The result of all this hard work was published in the Spring of 2003, launched on its way with a party at the Polish Club in South Kensington where we had a live jazz band and drank excellent vodka. Elizabeth Arden provided goody bag gifts (not something you see every day at a book launch) and I felt so incredibly proud.

After three decades working with fashion designers who faced show reviews twice a year, I was prepared for the worst in facing up to mine. I needn’t have worried. Apart from some remarks about the book being ‘too long’ – in my defence I was writing about two lives and the birth of an industry – the reviews were amazing.

“Their rivalry was the stuff of legend – neither would utter the other’s name – but they had in common superhuman energy, monstrous egotism and an instinctual understanding of consumer culture”. The Daily Telegraph

“As biography, it’s compelling. As sheer entertainment, it’s utterly delicious” Scotland on Sunday 

“The definitive biography of women and their relationships to their faces in the twentieth century”. Linda Grant, Guardian

“With fast-paced prose, Woodhead has succeeded in turning dusty archives into high drama. The story is riveting”. Suzy Menkes, International Herald Tribune

I toured book shops to sign copies, gave talks and travelled to promote the book. Paris to the famous W.H. Smith book shop on the rue de Rivoli, then to Dublin – both precursors of my ‘big trip’ to Australia and New Zealand. I talked in Sydney and Melbourne and in New Zealand did a whistle-stop tour to Auckland, Wellington and Christchurch. Flying back via Hong Kong where I paused for a day to draw breath Back in London there was a flurry of film and television interest – Hollywood Studio executives sent emails. Elton John’s film team got in touch. In the end they came to nothing. Meanwhile I signed an option with BBC Films and, in what I learned was part of the fame-game, it too came to nothing. But all the activity kept me endlessly busy and I mulled over the fact that I had thought writing would be a ‘quieter life’. I was wrong!

Within a month or so the book had sold to Japan, a business deal involving another long-haul journey and a fascinating week spent in interviews and presentations in Tokyo.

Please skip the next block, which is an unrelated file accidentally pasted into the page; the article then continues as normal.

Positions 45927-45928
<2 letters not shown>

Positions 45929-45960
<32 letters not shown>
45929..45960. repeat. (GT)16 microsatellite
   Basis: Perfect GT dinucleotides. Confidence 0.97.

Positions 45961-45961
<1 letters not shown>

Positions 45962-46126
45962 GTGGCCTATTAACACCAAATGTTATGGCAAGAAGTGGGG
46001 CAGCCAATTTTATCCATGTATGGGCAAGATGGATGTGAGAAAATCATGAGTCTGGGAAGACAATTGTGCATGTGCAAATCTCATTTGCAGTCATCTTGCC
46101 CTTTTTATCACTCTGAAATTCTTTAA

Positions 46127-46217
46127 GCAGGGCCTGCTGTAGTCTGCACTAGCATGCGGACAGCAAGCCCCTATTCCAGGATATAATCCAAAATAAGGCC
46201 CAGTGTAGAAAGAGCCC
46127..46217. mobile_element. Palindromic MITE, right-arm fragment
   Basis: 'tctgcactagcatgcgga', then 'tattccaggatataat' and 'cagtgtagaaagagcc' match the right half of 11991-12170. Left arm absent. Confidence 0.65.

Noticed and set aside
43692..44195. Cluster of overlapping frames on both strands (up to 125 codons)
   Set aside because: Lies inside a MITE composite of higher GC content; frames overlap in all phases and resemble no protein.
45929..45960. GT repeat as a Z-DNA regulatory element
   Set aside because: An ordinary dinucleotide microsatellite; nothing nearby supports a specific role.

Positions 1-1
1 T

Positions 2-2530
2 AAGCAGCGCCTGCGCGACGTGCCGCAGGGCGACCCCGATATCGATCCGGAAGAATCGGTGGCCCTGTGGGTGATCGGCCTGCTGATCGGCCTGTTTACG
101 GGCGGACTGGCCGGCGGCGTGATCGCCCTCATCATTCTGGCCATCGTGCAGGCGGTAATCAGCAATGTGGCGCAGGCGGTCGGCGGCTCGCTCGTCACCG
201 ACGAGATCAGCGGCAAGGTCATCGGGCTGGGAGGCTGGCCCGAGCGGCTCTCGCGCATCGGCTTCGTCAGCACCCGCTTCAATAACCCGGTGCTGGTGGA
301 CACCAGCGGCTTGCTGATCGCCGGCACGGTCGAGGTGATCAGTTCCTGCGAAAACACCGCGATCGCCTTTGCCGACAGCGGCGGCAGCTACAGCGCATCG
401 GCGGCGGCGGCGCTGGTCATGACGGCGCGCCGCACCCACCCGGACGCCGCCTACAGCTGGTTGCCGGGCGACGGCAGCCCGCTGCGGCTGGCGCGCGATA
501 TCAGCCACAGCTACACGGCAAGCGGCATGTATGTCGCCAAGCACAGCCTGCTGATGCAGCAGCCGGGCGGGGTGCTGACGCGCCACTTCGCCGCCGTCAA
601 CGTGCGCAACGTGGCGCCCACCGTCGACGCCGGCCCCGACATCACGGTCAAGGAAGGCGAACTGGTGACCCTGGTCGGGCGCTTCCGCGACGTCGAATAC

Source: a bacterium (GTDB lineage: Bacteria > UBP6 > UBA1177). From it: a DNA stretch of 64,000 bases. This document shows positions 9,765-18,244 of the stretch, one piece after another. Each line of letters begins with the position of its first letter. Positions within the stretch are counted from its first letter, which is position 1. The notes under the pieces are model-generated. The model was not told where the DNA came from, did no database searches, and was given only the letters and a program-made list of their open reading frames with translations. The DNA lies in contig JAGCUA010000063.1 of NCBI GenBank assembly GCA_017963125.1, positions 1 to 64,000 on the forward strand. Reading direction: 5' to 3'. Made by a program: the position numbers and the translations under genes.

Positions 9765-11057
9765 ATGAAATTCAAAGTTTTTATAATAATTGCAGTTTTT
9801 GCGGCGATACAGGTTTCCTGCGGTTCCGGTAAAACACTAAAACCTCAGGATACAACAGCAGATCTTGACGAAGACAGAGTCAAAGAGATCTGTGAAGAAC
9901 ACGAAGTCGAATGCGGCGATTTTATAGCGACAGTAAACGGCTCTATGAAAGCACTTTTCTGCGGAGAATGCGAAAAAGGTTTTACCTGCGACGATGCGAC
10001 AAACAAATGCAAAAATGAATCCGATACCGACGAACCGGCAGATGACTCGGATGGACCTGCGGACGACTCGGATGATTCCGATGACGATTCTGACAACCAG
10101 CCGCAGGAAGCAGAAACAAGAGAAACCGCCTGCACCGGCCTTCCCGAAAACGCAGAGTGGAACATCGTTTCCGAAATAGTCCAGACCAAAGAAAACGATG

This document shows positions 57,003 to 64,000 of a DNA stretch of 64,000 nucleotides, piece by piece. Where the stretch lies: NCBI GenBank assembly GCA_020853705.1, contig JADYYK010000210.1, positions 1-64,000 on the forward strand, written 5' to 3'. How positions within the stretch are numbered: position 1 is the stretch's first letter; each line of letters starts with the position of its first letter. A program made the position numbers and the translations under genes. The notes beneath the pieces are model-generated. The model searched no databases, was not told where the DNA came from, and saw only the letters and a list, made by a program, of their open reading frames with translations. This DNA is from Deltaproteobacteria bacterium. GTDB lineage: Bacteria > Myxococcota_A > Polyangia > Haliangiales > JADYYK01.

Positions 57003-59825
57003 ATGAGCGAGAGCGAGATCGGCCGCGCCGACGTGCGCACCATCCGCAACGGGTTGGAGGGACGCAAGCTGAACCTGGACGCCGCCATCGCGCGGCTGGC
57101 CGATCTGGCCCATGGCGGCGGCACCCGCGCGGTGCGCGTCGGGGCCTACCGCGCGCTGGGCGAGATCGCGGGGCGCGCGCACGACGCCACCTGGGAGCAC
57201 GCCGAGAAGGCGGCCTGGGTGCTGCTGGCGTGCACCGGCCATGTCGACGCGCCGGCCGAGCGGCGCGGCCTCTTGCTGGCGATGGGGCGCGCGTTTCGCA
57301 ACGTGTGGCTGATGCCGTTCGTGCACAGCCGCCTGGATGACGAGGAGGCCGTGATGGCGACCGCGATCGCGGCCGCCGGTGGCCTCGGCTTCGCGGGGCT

It was translated for sale in other territories:

Then came the paperback – destined originally to come out a year afterwards it got bumped up when Estee Lauder died. She had arguably been the ‘heir’ to the Arden empire on Elizabeth’s death and her own passing was the end of a ‘hands on’ era where the eponymous owner of a cosmetics company controlled every facet of their businesses – blithely regardless as to who the divisional managers were. I wrote about Mrs Lauder’s passing in the Daily Telegraph.

Next of course came the lull. Always the way it seems with the launch of a paperback – when the interest in the trade is ‘what comes next’ and the author sits down to agonise over their thoughts and plans for a follow up. In my case I thought I had the ideal topic. Another ‘joint biography’ this time about the two women who arguably created the cult of celebrity – Hollywood columnists Hedda Hopper and Louella O. Parsons. I called the story LOVE & HISSES and lovingly nurtured their lives into an outline. My publisher at Virago wasn’t quite so sure. The general feeling was that the story was ‘too American’. I didn’t mind – I was carried away with enthusiasm for the film industry insiders and rather liked the idea of moving to Hollywood for a few months to research more thoroughly, reasoning that my (American) Agent could place the work elsewhere. Then came 9/11 and everything changed. In the grim aftermath the last place I wanted to be was alone in America. In the end the idea wasn’t developed into a book. Instead I wrote it as a feature for the Times Colour Magazine – one of two big film related stories they commissioned from me – and here it is:   (RJ Love & Hisses)